Stereotyping in Switzerland

Oct 30, 2011 · 408 words · 2 minute read

The train from Zürich’s terminal E plays a medley of Swiss sounds as you shoot through its concrete tunnel. The chirrup of a summer meadow, yodelling, Alpine horns and the sedate clank of cowbells on a sunny day.

Two days later I’m standing on the South side of the Bürgenstock, trying to see where they’ve hidden the speakers, as the same sounds drift across crisp clear autumn air. In front sits a classic panorama of the Alps, autumn colours mixed with dark pines, thinning as they rise, before giving way to white streaks and then sharp peaks of snow.

The trams stops in Zürich are heavy with Swiss Airlines’ posters advertising “The only airline as upset by being late as you are”; proudly playing up to the their reputation of punctuality and precision. The Swiss know their own stereotypes and are proud of them.

If you’ve got positive stereotypes, then it’s easy to be proud of them, and I suspect they start to become self fulfilling. You feel you should not be late, that is what is expected, so you try harder to be punctual.

Blissfully free of war damage, Zürich’s old town and building’s carry few scars of poured concrete common in most European cities. Wandering the old town reveals many tiny design studios and shops selling modern furniture, boutique clothes, jewellery and the more predictable. You almost believe that there’s a legal limit on how many steps a tourist is allowed to take before seeing a chocolate or watch shop.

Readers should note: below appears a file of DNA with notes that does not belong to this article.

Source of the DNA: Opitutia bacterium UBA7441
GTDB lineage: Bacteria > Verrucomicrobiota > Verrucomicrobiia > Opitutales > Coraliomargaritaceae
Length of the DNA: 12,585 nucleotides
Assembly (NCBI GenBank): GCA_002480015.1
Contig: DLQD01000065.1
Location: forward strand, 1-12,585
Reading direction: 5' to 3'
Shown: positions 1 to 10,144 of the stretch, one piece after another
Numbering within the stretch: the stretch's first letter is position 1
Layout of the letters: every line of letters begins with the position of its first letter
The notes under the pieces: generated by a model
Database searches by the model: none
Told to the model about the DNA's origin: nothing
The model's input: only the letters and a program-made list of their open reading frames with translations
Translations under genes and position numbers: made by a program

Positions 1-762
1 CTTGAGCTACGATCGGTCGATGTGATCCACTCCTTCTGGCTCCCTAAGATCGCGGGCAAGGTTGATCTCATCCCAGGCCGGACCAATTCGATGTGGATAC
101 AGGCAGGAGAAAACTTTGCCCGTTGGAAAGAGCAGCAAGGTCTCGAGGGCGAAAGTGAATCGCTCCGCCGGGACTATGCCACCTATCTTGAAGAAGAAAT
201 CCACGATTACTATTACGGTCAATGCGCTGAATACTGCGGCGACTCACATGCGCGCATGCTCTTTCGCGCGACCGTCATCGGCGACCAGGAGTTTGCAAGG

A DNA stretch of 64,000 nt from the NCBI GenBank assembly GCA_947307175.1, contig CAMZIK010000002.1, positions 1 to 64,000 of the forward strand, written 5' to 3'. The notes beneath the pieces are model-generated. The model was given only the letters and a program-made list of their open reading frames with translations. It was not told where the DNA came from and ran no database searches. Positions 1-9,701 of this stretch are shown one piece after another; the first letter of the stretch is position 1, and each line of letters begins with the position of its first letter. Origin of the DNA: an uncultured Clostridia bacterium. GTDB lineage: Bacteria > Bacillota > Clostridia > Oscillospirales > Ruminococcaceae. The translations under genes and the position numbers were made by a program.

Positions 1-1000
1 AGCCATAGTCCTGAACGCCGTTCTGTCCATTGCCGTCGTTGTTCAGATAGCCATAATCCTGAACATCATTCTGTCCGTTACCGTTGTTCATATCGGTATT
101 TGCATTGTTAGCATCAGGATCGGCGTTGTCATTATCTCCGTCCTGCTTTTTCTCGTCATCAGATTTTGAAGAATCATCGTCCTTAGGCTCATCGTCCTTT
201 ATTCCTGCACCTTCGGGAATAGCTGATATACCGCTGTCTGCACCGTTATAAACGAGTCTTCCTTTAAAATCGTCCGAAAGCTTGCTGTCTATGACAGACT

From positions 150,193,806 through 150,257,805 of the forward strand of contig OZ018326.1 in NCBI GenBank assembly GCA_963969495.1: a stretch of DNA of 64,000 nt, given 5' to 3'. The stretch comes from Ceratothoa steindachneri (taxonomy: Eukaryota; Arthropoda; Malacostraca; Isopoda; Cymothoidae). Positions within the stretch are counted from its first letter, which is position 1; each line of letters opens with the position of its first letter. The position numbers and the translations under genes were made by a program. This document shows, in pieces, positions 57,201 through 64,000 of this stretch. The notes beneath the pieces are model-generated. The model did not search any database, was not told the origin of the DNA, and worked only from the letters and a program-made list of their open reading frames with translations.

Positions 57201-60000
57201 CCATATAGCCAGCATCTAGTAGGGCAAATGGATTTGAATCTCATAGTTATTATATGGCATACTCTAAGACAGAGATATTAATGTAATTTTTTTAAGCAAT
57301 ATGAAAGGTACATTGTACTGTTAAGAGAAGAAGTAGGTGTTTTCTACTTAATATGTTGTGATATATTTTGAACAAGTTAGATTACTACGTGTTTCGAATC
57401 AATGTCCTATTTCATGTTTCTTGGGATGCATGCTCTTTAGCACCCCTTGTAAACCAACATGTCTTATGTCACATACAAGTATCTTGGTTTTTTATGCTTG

The trams run everywhere, crossing each other, leapfrogging via other routes and creating a constant background rumbling to the city, a blue and white blood flowing through the streets. While pedestrians are respectful to crossings for other traffic, they think nothing of leaping between trams, stepping out from behind or using them as shelter from cars.

The easiest taste of the Alps is a trip to Lucern, taking the ferry from the medieval town across Lake Lucern lets you get close to some local peaks, dominated by Mount Pilatus. In October returning in the early evening allows you to see the sun set behind it. On a hazy day with the sun streaming from behind, it gives the sharp blue-grey sky an orange fan tail.

On the way back through the airport I glance the ghostly vertebrae of a Toblerone on the X-ray of my bag. Wasn’t that a predictable use of my last 7 francs?